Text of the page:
for tomorrow

NMMU News

02/03/2017

Nelson Mandela Metropolitan University (NMMU) may well be home to the largest 3D-printer in Africa. The five-metre tall printer with an ability to print enormous structures across a wide array of transdisciplinary applications is the result of the efforts of a team of student engineers and their lecturers.

“These printers are normally used to print tiny things, such as parts required in the medical field, but we wanted to print wind turbine blades in a quick way,” says Mechanical Engineering’s Prof Russell Phillips.

OUTSIZED … Role players on what is arguably the largest 3D printer in Africa include (from left) eNtsa’s Andrew Young, Mechanical Engineering intern Jan Hendrik de Jongh, Mechanical Engineering’s Prof Russell Phillips and soon-to-be PhD graduate Sean Poole. Absent: designer master’s student Timothy Momsen.

OUTSIZED … Role players on what is arguably the largest 3D printer in Africa include (back, from left) Mechanical Engineering intern Jan Hendrik de Jongh, Mechanical Engineering’s Prof Russell Phillips and eNtsa’s Andrew Young, and (front) soon-to-be PhD graduate Sean Poole. Absent: designer master’s student Timothy Momsen.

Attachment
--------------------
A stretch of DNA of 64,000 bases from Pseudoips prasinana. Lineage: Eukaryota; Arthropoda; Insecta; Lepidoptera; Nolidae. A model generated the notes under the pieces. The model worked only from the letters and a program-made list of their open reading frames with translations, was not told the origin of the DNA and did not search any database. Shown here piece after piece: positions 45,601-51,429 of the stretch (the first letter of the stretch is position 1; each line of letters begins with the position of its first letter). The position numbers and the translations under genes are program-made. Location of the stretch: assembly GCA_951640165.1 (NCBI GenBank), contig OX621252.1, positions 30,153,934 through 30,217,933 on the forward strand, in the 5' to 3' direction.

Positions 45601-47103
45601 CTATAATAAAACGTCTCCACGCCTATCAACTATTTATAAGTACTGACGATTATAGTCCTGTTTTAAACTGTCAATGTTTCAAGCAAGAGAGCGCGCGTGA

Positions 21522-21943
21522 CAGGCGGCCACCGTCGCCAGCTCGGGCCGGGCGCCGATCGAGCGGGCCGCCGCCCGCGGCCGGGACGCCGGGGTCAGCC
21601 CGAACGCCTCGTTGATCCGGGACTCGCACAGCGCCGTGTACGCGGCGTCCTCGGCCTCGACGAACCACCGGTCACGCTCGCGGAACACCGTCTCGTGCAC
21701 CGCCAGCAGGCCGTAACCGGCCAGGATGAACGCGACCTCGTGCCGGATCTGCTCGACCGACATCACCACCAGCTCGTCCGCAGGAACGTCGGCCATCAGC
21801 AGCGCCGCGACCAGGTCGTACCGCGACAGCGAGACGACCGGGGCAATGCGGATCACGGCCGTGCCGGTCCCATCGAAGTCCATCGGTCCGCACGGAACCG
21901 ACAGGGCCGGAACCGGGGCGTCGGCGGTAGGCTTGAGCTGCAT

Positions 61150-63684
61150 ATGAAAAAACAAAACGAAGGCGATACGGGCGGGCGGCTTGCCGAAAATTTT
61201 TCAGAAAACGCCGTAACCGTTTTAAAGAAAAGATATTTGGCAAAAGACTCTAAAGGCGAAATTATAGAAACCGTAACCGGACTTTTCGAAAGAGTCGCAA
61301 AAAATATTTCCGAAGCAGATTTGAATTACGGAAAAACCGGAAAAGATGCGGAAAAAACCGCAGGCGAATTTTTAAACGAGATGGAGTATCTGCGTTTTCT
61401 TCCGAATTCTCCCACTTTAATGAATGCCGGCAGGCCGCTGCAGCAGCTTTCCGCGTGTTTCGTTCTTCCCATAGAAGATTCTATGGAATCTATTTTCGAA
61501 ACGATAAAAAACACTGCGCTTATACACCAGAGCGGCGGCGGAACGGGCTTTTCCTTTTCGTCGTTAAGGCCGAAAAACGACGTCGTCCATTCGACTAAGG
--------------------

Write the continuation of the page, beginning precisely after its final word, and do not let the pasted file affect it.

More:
“What is novel about this printer is its ability to print enormous structures.” He says the team hopes to try novel print materials and methods towards printing items with more strength than is normal for printed 3D items.

The project, jointly managed by the Renewable Energy Research Group and eNtsa, an institute that using its engineering expertise to seek solutions, has elicited interest from across the University and industry.

The School of Built Environment has even enquired into the use of a modified version of the printer for building houses using concrete. In China complete concrete houses, which are stable for outdoor use, have successfully been printed by 3D printers, says Prof Phillips.

The printer, which has a base of roughly 1,3m square, uses PLA (polyactic acid), a plastic substance similar to that used by hot glue guns, to print the plugs. These are made into moulds to make parts.

“Our first print, the ‘calibration tube’ is 4,8m long and took roughly 36 hours to print. We are nearly ready to print the first 5m turbine blade.” The concept of rapid prototyping wind turbine blades was first used at NMMU by PhD student Sean Poole, who built a similar, but smaller version of the printer during his studies.

The printer can also be used to print big moulds for metal casting for machinery.

“We are hoping to set up an additive manufacturing centre for NMMU capable of doing the printing required by various disciplines from Art to Architecture,” says Prof Phillips.

The design of this printer and most of its assembly was conducted by recently qualified master’s student Timothy Momsen.

Contact information
Ms Zandile Mbabela
Media Manager
Tel: 0415042777
Zandile.Mbabela@nmmu.ac.za